The Fell Review




Writing Style/Quality: 4
Plot: 4
Characters & their development: 5
Originality: 4
Pacing: 4
Personal enjoyment: 4
Final rating: 4

What I liked 
-The mystery surrounding the location and Main Characters name
-The atmosphere

What I was meh about 
-Some of the long sentences were harder to digest.



In an unspecified time and location, an unnamed boy is living what he feels to be an idyllic life in the faded and peeling Lido where his father is a lifeguard. He idolises his father – never more so than when he saves the life of a suicidal man – and he comes to believe that heroism is all.

The arrest of his sister Lilly later that summer brings the halcyon days to an abrupt end, and his family is torn apart, with Lilly sent to jail and the boy set to a boarding house for dysfunctional boys, far away from his home – The Fell. The boys in the home become his family and they band together against their enemies, both real and imagined, and they become family.

The boy sees the world and his place in it through a unique lens. He meets ghosts, hears voices and battles his fears. What he never does, however, is question his own version of reality.

When the boy’s fear and hatred of authority come to a head, everything is thrown into disarray and his action lead him to run from the Fell. And run, and run . . .



non illegitimus carborundum – don’t let the bastards get you down.

This was a book that took me back to feelings of my teenage years (which yes, okay, were not that long ago) but specifically, it gave me a reminiscent feel of a more relatable version of catcher in the rye (with a main character you don’t want to throttle!)

The Fell, by Robert Jenkins is a coming of age novel set in an undisclosed location with a nameless main character. We follow him from his young years, where he spent his time worshipping his father and the lido, to his teenage years, where rebellion and something firey settled deep in his chest. This story shows the main character grow and form friendships and relationships that alter the way he sees the world. 

We start off with our protagonist around probably ten or eleven (though we never learn his age) as he follows his father to the lido, a community swimming pool where he is a lifeguard. We see the tranquil life he leads, a starry-eyed youth who wants to live up to his fathers’ prestige. But darkness quickly settles into this novel like it does in real life when someone hangs themselves, and his family starts to break down. 

They said the devil was on the whole neighbourhood that summer.

Not long after, our protagonist is sent to Fellan House, a boarding school for trouble makers with teachers horrendous enough to make your skin shake. This is where the story really kicks off, as the protagonist quickly makes friends, and starts to find his way around the new world being set out for him. This is the point where an important question is posed, who are the villains? Is it the kid who got shoved into Fellan house for a misdemeanour, or the teacher who shows a little too much interest in a child? What about the Cuban who owns the shop down the road that the cops just love to drive by? or the cops themselves? It bends your ideas of what is right and wrong until you no longer know who the real villains are.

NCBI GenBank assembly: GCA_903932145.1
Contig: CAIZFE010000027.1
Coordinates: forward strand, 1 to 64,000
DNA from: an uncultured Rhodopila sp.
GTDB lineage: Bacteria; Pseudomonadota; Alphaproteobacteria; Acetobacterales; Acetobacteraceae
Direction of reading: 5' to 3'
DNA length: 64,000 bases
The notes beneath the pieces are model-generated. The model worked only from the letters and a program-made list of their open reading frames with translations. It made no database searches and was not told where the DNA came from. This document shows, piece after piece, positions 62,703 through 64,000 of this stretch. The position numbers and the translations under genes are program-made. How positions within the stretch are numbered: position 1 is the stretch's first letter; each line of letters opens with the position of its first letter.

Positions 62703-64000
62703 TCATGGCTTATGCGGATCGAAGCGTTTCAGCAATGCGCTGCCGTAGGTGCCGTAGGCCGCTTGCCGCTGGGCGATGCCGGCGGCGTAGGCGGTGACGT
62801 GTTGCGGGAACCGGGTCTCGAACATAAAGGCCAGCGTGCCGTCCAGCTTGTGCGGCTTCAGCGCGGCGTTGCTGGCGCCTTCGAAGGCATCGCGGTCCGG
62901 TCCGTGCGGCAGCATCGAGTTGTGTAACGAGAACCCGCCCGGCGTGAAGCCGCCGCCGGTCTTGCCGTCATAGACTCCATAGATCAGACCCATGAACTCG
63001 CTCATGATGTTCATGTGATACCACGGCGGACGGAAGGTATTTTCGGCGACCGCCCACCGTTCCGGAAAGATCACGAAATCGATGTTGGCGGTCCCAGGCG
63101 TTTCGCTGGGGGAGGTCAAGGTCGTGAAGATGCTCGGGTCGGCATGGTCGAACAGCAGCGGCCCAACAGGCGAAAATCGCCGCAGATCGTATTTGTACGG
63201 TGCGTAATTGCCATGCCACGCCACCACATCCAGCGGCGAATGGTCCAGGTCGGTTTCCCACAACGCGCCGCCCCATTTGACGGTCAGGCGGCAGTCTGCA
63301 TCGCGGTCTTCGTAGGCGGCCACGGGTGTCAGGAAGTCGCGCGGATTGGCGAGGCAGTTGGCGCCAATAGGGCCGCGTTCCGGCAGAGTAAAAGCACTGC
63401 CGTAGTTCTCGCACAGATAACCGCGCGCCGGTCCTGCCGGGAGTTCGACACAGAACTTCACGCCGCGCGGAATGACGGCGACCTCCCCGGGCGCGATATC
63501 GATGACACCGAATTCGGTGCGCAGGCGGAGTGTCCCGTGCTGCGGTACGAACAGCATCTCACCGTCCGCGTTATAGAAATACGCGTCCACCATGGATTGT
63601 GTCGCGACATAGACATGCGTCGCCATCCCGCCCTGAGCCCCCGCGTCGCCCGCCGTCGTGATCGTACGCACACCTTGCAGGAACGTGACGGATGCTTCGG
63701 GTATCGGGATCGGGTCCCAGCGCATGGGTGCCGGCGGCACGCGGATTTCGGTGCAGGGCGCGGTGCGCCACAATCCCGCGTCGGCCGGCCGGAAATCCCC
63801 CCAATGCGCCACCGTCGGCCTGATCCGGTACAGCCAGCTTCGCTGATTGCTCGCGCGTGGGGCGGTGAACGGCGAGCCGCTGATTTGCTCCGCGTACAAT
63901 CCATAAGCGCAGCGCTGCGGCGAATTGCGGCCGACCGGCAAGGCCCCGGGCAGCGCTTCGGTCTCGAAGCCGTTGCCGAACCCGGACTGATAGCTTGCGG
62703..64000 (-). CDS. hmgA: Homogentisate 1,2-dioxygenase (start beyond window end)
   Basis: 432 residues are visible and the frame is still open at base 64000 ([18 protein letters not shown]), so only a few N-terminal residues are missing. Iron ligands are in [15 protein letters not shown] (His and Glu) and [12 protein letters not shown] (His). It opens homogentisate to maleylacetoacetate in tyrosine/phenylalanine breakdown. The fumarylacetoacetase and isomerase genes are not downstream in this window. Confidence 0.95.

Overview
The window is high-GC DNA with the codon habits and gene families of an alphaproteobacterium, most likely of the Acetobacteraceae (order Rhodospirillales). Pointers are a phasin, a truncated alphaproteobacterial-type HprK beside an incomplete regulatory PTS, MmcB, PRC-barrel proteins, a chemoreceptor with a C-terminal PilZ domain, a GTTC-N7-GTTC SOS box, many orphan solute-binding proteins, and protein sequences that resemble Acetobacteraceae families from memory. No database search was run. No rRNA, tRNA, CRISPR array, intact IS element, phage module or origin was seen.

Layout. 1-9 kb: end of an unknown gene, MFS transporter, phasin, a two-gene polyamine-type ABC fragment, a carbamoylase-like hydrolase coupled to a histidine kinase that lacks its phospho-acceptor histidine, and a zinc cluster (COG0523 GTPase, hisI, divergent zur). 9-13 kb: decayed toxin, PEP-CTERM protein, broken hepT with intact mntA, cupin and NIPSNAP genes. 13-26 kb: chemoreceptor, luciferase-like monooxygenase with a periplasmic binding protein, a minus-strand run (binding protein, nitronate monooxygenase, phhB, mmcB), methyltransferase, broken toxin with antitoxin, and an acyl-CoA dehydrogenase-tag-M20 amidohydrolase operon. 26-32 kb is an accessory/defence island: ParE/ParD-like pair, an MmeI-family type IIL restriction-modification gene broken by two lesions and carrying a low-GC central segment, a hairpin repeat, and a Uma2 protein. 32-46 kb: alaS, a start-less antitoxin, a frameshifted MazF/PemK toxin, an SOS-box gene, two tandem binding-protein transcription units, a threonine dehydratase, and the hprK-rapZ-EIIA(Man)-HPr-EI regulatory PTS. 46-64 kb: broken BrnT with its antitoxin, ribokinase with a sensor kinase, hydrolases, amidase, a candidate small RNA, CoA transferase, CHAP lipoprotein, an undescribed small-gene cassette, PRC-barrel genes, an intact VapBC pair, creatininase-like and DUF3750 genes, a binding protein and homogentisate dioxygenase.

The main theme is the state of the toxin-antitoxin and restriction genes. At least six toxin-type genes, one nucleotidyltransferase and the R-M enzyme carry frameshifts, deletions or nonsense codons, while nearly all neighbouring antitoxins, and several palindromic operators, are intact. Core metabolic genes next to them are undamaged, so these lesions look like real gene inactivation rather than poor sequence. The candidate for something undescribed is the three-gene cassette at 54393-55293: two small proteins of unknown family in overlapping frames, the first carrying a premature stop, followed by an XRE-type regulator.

An interesting part of this novel is the fact that the protagonist does not always have the best role models. Leon, a boy he looks up to, doesn’t always care for the rules, or ‘Cuban Jesus’ who might just toe the line of the law. But he sees both the good and the bad in everyone, and more often than not, tucks the bad away and in a childlike manner, only sees the good in those who he loves. 

But the real ‘villains’ in this novel were interesting, teachers and cops that felt like they had been drawn into the story from the real world. The issues they put forth were real ones we see in the world, and the way that the main character and his friends reacted, fit teenage boys to a T.

Death close up is a cold and heartless hard bastard.

Previously I mentioned that this reminded me of Catcher in the Rye, and it really does. Perhaps not in the text, characters or events. But in the undertone, deep in the stories bones, it feels like it’s made of the same kind of metal. It’s a gritty coming of age story that you don’t really understand on your first read, and the more you think about it, the more you come to love it. 

A really intriguing parallel between the two novels is how they both look at the fakeness of adulthood. They show a young character seeing the truth hidden in the adult world, exposing how adults don’t always know everything, and more often than not, can be the monsters of the world.

I walked out of this intrigued beyond belief. I had found a character that I wanted to despise in the main character for the things he thought and the violence he sought, but he felt far too human, and relatable in ways that made you sympathise with him.

I would definitely recommend this as a book to get boys interested in reading, or for any one who is after a story that will sit with you for a long time. If you’re a fan of CATCHER IN THE RYE, LORD OF THE FLIES or THE OUTSIDERS, then pick this up.


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